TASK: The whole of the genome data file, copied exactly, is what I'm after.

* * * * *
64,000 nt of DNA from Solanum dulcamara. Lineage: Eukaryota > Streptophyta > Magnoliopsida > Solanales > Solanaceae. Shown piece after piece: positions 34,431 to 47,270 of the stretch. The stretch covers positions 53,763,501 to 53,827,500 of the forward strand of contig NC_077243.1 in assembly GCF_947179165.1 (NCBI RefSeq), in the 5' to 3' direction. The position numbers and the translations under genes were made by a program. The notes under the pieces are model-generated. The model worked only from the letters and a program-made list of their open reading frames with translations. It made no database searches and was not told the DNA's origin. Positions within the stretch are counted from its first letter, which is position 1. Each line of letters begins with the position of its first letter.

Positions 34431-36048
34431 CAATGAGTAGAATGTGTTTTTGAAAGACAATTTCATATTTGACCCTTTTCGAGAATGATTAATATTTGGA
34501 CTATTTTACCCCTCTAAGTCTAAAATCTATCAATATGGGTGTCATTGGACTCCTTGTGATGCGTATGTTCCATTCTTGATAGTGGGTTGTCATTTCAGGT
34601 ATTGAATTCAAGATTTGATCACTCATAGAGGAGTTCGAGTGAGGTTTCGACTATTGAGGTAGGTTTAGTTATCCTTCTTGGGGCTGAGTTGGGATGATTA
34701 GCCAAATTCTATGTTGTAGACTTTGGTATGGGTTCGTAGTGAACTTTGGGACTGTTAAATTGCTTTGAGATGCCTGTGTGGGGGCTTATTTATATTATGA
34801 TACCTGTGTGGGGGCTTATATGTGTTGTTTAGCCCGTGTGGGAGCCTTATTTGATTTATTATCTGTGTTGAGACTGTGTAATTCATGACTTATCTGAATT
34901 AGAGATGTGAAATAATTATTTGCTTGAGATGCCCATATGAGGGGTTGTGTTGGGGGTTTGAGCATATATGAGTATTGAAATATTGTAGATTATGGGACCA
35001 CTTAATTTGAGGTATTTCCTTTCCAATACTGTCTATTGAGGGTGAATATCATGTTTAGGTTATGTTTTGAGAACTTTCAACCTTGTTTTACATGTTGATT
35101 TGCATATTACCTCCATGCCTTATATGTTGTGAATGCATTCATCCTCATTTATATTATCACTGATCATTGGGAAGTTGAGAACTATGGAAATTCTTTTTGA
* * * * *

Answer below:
64,000 nt of DNA from Solanum dulcamara. Lineage: Eukaryota > Streptophyta > Magnoliopsida > Solanales > Solanaceae. Shown piece after piece: positions 34,431 to 47,270 of the stretch. The stretch covers positions 53,763,501 to 53,827,500 of the forward strand of contig NC_077243.1 in assembly GCF_947179165.1 (NCBI RefSeq), in the 5' to 3' direction. The position numbers and the translations under genes were made by a program. The notes under the pieces are model-generated. The model worked only from the letters and a program-made list of their open reading frames with translations. It made no database searches and was not told the DNA's origin. Positions within the stretch are counted from its first letter, which is position 1. Each line of letters begins with the position of its first letter.

Positions 34431-36048
34431 CAATGAGTAGAATGTGTTTTTGAAAGACAATTTCATATTTGACCCTTTTCGAGAATGATTAATATTTGGA
34501 CTATTTTACCCCTCTAAGTCTAAAATCTATCAATATGGGTGTCATTGGACTCCTTGTGATGCGTATGTTCCATTCTTGATAGTGGGTTGTCATTTCAGGT
34601 ATTGAATTCAAGATTTGATCACTCATAGAGGAGTTCGAGTGAGGTTTCGACTATTGAGGTAGGTTTAGTTATCCTTCTTGGGGCTGAGTTGGGATGATTA
34701 GCCAAATTCTATGTTGTAGACTTTGGTATGGGTTCGTAGTGAACTTTGGGACTGTTAAATTGCTTTGAGATGCCTGTGTGGGGGCTTATTTATATTATGA
34801 TACCTGTGTGGGGGCTTATATGTGTTGTTTAGCCCGTGTGGGAGCCTTATTTGATTTATTATCTGTGTTGAGACTGTGTAATTCATGACTTATCTGAATT
34901 AGAGATGTGAAATAATTATTTGCTTGAGATGCCCATATGAGGGGTTGTGTTGGGGGTTTGAGCATATATGAGTATTGAAATATTGTAGATTATGGGACCA
35001 CTTAATTTGAGGTATTTCCTTTCCAATACTGTCTATTGAGGGTGAATATCATGTTTAGGTTATGTTTTGAGAACTTTCAACCTTGTTTTACATGTTGATT
35101 TGCATATTACCTCCATGCCTTATATGTTGTGAATGCATTCATCCTCATTTATATTATCACTGATCATTGGGAAGTTGAGAACTATGGAAATTCTTTTTGA